GSA Head Martha Johnson Speaks about Driving Change in the Federal Government
Martha N. Johnson '79, administrator of the U.S. General Services Administration, uses an analogy to explain the power of her organization, which manages many aspects of the federal government. With its immense buying power and the number of buildings it runs, the GSA can act like a giant magnet, drawing iron filings towards it, something as tangible as an initiative to install more solar panels or the more ambitious drive to create a government with "zero environmental footprint."
"We make markets by our decisions," she said. "How the government changes and how it works is our agenda. We're a proving ground."
Johnson spoke at Yale SOM on January 25 as a special guest of Dean Sharon Oster, who called her career an example of the kind of cross-sectoral management SOM specializes in. Since leaving Yale, Johnson has worked in management both in the private and public sectors, focusing on improving operations through a greater focus on efficiency and collaboration among stakeholders. Her appointment by President Obama to run the GSA marked her second stint in government. Under President Clinton, she worked first at the Commerce Department and then at GSA, where she served as chief of staff.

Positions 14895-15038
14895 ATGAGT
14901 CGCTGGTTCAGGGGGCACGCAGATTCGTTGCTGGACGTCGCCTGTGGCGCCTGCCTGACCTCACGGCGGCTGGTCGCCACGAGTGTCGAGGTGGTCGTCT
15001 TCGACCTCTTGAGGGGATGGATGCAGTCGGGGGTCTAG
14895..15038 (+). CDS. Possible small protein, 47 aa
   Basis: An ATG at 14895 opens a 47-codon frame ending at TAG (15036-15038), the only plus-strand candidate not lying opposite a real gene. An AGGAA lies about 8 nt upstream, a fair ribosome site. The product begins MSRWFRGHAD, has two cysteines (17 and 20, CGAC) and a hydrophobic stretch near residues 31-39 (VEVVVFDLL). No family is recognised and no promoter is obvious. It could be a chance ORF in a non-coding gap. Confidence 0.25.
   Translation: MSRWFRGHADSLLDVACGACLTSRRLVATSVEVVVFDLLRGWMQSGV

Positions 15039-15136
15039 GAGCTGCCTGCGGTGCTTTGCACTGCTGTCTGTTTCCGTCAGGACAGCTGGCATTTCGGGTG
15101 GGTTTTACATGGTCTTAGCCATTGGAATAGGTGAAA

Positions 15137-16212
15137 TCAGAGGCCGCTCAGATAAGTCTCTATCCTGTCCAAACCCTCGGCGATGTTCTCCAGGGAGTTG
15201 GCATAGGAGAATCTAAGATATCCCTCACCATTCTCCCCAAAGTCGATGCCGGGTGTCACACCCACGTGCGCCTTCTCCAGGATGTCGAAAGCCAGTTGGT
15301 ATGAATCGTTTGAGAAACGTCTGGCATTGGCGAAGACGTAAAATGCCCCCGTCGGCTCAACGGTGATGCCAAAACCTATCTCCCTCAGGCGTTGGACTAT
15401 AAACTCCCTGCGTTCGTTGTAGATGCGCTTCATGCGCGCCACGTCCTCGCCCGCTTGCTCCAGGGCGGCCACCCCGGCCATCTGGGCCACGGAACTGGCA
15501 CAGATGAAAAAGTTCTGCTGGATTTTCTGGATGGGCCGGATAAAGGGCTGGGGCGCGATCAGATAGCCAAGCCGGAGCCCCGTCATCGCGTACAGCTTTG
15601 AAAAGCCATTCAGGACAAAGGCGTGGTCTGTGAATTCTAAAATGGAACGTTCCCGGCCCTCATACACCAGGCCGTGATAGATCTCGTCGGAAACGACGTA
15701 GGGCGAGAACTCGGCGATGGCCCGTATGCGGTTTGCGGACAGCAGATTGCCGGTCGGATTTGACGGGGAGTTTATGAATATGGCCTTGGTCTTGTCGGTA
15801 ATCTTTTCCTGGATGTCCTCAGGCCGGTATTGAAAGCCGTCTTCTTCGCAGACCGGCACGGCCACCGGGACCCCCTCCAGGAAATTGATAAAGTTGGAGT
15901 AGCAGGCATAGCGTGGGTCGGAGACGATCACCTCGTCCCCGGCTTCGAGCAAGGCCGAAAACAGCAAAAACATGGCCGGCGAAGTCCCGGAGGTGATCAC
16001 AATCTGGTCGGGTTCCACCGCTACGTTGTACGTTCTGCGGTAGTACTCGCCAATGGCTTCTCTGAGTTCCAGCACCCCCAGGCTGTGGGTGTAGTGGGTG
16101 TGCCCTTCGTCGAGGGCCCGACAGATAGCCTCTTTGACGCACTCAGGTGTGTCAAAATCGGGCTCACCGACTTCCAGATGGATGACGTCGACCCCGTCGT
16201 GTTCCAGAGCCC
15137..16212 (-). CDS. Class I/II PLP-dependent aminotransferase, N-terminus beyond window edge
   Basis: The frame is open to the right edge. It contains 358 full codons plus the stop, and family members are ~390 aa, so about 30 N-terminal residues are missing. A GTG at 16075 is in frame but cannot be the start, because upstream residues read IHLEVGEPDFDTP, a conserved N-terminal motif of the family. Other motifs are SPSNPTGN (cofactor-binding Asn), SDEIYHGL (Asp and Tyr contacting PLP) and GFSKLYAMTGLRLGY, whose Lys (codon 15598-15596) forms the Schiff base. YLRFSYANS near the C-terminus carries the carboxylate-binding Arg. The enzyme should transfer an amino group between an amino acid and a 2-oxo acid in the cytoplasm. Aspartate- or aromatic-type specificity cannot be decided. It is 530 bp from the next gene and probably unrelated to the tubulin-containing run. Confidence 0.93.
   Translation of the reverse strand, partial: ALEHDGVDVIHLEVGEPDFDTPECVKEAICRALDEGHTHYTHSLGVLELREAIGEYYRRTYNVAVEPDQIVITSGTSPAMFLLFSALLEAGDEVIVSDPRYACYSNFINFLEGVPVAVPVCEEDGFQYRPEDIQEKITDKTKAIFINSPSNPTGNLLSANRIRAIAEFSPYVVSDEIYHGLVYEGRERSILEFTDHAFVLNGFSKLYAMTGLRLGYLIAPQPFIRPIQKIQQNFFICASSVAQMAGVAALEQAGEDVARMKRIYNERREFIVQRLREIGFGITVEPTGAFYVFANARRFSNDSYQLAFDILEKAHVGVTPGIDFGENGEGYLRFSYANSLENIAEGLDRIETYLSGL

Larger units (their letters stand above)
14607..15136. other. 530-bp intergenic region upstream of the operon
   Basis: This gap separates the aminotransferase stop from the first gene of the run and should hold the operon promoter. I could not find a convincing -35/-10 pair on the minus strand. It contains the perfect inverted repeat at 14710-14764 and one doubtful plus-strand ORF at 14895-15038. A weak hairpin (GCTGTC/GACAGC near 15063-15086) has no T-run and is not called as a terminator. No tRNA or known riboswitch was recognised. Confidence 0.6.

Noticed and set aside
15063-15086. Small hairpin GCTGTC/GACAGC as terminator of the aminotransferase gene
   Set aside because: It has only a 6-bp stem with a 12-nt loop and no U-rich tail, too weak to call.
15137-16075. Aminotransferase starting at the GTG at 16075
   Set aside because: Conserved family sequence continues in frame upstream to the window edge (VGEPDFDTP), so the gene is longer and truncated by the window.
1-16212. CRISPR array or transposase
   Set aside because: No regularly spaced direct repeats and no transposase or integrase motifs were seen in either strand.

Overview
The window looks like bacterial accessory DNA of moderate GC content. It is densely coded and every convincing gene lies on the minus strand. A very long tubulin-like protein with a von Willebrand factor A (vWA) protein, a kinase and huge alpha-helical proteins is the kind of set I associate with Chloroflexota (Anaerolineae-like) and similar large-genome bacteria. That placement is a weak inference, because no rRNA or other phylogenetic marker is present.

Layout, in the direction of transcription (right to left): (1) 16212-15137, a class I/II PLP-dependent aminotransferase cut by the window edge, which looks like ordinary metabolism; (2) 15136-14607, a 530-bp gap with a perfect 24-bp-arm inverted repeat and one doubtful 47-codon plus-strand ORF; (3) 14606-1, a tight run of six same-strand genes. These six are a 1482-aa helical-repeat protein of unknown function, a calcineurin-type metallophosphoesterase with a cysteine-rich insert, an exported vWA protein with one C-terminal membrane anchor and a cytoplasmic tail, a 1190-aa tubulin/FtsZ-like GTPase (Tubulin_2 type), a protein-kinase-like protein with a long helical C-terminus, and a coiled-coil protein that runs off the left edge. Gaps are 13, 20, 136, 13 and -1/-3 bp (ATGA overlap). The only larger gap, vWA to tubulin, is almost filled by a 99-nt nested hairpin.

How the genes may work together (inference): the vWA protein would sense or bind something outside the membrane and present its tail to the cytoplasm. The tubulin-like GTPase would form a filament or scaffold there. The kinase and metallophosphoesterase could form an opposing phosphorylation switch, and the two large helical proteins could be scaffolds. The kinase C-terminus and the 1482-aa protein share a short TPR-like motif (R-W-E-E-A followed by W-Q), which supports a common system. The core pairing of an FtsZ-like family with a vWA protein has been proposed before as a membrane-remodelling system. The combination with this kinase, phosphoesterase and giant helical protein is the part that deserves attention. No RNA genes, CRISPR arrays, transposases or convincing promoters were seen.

Johnson is a career manager who has worked on major initiatives to essentially redo several organizations. She said the charge given her by President Obama is to use the mass of the GSA — which includes managing 350 million square feet of building space and touching a $90 billion flow of goods and services — to achieve new efficiencies not just for the entire government, but for the private sector as well. An example is the drive to install solar panels on federal buildings. The GSA owns buildings in every congressional district, Johnson said, allowing it to test different products and potentially help provide a market for new technologies. She added that the same can be done with how the government is managed. "This is a fabulous place to be right now as we get to play with executive management notions," she said. "We're carrying an agenda that the GSA has never had before."
Since assuming her position a year ago, Johnson has already begun to change the management culture of her agency. She instituted what are known as "slams," meetings where various stakeholders are essentially locked in a room until they come up with the solution to a pressing problem. She said she has found that when brought together, people can often crack a problem more quickly and creatively than if they worked on it separately. "I've never found more creative ideas than in the federal government," she said. "People are motivated by passion and a sense of mission."